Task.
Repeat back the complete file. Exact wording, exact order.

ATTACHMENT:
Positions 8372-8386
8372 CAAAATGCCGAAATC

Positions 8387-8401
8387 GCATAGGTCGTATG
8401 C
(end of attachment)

Positions 8372-8386
8372 CAAAATGCCGAAATC

Positions 8387-8401
8387 GCATAGGTCGTATG
8401 C